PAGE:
Risk-free treasuries: Like all bonds, T-bills also provide return to investors at the time of maturity. As T-bill is issued by government there are least chances that government of economy will fail to meet their obligations related to debts (Bodie, Kane & Marcus, 2014).

Interest rate on Treasury bill and other bonds: Interest received on other bonds like loans, short-term investment, deposit accounts is always compared with interest rate received on treasuries. At present, it is seen that interest rate offered on T-bills is similar to bond issued by several corporate bonds (Huang & Huang, 2012). In order to evaluate by applying which policy financial investor invest in T-bills, the following example is taken to explain the scenario.

## Institutional investors reduce information asymmetries

For instance, interest rate on T-bill is 5% and on any other corporate bond is also same but an investor always selects T-bills because they are safer bond as compared to any other bonds also the expected return remains unaffected due to market fluctuations.

Easier liquidity facility: T-bill is easily convertible into cash due to their liquidity nature. In addition to this even if the time period does not elapse, an investor can withdraw the invested amount.

Not associated with any transaction cost: No transaction cost is associated with T-bills like other investments. Apart from this, a broker also does not charge any brokerage for purchasing T-bills (Jagric et al. 2015).

Thus, from above explanations it can be concluded that T-bills are best option to use in portfolio by a financial investor as it carries almost no or minimum risk. Apart from this, another reason for which financial investor opts for making investment in T-bill is that it does not have any provision for call. Thus, at the economic slowdown when corporate or municipal bonds are called, treasury investors can easily configure the holding period of security.

4.The term Institutional investors refer to any individual person or an organization which trades large shares of equities for lower commissions and preferential treatment. They face less regulation as compared to other investors because it is assumed that they are knowledgeable enough to protect themselves. Some example of institutional investor includes commercial banks, hedge funds, mutual funds, and endowment funds (McCahery, Sautner & Starks, 2016). As compared to retail investor they have extensive knowledge about investment options and have specialized knowledge because they are one of the largest forces for encouraging demand and supply in security market. Before analyzing importance if institutional investor in business world it is necessary to understand the difference between retail investors and institutional investors and their role in market.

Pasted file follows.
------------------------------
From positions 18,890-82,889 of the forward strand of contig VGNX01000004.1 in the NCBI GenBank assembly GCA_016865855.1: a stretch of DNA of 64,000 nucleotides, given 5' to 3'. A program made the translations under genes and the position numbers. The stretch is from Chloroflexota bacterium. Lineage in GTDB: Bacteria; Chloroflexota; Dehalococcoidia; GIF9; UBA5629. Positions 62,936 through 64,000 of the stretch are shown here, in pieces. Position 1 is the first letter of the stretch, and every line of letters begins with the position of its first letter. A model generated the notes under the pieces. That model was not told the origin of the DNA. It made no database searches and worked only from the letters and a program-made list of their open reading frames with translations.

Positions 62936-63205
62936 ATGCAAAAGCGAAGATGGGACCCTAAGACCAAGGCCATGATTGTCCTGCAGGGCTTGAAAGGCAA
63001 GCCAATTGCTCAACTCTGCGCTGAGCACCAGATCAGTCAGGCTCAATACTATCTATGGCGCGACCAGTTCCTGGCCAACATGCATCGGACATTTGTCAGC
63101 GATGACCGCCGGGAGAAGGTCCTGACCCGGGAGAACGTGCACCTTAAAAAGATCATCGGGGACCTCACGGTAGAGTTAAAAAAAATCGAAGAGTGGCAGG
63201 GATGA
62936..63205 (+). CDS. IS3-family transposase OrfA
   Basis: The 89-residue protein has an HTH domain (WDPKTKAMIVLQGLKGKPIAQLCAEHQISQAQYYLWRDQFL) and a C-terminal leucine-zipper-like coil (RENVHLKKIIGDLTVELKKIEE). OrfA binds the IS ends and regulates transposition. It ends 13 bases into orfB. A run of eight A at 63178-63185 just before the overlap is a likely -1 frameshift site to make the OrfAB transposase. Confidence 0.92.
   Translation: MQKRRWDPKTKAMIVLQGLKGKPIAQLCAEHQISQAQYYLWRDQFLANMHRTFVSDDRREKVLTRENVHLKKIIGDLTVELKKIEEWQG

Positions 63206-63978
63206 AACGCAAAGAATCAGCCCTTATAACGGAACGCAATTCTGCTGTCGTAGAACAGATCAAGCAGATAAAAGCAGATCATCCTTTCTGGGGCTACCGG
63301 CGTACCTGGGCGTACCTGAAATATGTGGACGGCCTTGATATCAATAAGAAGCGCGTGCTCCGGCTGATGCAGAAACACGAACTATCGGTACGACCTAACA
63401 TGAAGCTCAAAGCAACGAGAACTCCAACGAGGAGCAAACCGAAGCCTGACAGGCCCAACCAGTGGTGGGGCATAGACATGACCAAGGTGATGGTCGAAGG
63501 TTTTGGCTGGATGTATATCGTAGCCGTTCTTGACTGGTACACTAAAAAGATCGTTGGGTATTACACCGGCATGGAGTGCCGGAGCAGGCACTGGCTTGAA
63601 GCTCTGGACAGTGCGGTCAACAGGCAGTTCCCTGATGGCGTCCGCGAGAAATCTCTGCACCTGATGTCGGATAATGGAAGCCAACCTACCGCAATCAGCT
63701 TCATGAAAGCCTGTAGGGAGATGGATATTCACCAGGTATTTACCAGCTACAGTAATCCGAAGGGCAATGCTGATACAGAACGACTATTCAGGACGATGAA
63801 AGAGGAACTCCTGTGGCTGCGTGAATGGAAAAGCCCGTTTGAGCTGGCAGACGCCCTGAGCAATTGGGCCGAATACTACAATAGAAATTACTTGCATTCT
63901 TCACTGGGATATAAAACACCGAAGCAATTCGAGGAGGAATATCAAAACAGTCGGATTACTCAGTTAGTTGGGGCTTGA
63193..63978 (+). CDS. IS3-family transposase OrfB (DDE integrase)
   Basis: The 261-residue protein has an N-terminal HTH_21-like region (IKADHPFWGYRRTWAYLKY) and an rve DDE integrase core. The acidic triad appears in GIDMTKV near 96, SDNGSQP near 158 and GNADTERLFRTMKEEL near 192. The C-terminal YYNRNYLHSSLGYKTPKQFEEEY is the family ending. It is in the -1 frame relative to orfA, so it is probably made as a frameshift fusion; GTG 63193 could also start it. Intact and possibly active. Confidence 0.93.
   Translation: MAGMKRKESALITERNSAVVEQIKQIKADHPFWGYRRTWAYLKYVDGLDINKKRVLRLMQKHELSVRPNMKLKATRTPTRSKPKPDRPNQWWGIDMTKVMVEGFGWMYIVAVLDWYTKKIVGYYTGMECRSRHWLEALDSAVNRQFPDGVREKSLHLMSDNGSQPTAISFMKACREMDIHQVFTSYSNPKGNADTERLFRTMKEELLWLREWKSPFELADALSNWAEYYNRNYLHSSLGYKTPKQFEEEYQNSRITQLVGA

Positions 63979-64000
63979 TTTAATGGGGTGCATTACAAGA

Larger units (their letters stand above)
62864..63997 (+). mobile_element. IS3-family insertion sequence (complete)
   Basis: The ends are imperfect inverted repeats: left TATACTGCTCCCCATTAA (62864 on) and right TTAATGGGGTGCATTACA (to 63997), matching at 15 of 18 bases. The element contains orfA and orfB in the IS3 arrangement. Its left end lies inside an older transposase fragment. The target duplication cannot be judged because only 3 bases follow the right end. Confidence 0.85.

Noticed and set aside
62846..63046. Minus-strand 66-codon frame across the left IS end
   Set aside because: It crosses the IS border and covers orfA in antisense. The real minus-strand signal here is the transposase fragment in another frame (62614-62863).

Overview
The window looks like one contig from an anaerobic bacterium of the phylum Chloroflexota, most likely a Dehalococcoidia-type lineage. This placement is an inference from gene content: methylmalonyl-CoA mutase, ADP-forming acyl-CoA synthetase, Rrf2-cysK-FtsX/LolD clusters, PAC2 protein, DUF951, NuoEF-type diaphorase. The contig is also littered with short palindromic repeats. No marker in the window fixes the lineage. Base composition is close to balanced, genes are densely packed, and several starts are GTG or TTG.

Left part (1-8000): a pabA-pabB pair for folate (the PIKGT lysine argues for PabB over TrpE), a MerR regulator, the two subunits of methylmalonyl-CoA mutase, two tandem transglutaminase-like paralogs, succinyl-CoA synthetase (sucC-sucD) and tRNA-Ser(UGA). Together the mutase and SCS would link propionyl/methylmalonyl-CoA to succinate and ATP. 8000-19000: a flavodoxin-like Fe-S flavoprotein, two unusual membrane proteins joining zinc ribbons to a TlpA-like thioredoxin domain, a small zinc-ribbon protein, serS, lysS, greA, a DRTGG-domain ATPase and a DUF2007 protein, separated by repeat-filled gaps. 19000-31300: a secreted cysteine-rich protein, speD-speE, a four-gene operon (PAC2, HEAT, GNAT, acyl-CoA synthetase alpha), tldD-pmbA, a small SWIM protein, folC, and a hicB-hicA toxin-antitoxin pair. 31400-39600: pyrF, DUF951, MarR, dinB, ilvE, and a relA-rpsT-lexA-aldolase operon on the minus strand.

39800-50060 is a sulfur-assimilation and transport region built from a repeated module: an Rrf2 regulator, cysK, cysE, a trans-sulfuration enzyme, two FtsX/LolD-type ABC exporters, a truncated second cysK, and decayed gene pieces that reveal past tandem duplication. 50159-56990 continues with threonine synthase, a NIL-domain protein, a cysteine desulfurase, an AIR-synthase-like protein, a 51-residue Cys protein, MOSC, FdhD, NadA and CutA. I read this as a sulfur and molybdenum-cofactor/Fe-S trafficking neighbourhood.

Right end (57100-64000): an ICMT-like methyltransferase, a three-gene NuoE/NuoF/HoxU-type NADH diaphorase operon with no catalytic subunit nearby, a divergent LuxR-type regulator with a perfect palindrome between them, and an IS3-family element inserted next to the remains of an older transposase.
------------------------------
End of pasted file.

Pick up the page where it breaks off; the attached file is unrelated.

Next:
In case of retail investors, they are bound to pay brokerage fees, distribution cost and marketing cost for every transaction carried out. However, institutional investors make transaction independently and avoid payment of marketing and distribution cost (McCauley, 2012). Both retail and institutional investors invest in stock, options, bonds and future contracts but some markets are basically for institutional investors only due to nature of market securities and risk. Such market includes forward market and swaps.

Institutional investors reduce information asymmetries: It is seen in financial market that flow of asymmetric information generates price discount. In order to understand this concept better, an example of car market is shown here. Rational buyers of car assume that they have better information about quality of car offered in sale and due to this situation, they will buy car which have lower quality (Dhiman & Raheja, 2017). So, the good quality of car seller will be driven out from the market. Therefore adverse selection of product through flow of asymmetric information is observed, it is also seen in stock market as well. It creates negative impact on share market but this negative impact is reduced by institutional investors by deploying book building method in stock market (Helwege, Intintoli & Zhang, 2012).

## Institutional investors increase liquidity

Increases liquidity: Liquidity refers to ease of asset to convert into cash without affecting its actual value. Prevalence of less liquidity in stock market reduces price of shares in stock market and affects negatively. If stocks are not regularly traded in market its underlying value will remain uncertain and thus liquidity will decrease as investors will take less interest on stock market (Manconi, Massa & Yasuda, 2012). But research conducted by economist revealed that liquidity in stock market is still going on due to presence of institutional investors. Presence of institutional investors affects cost of equity and stock price in market and also assists in reducing tax bill paid by company from the global context.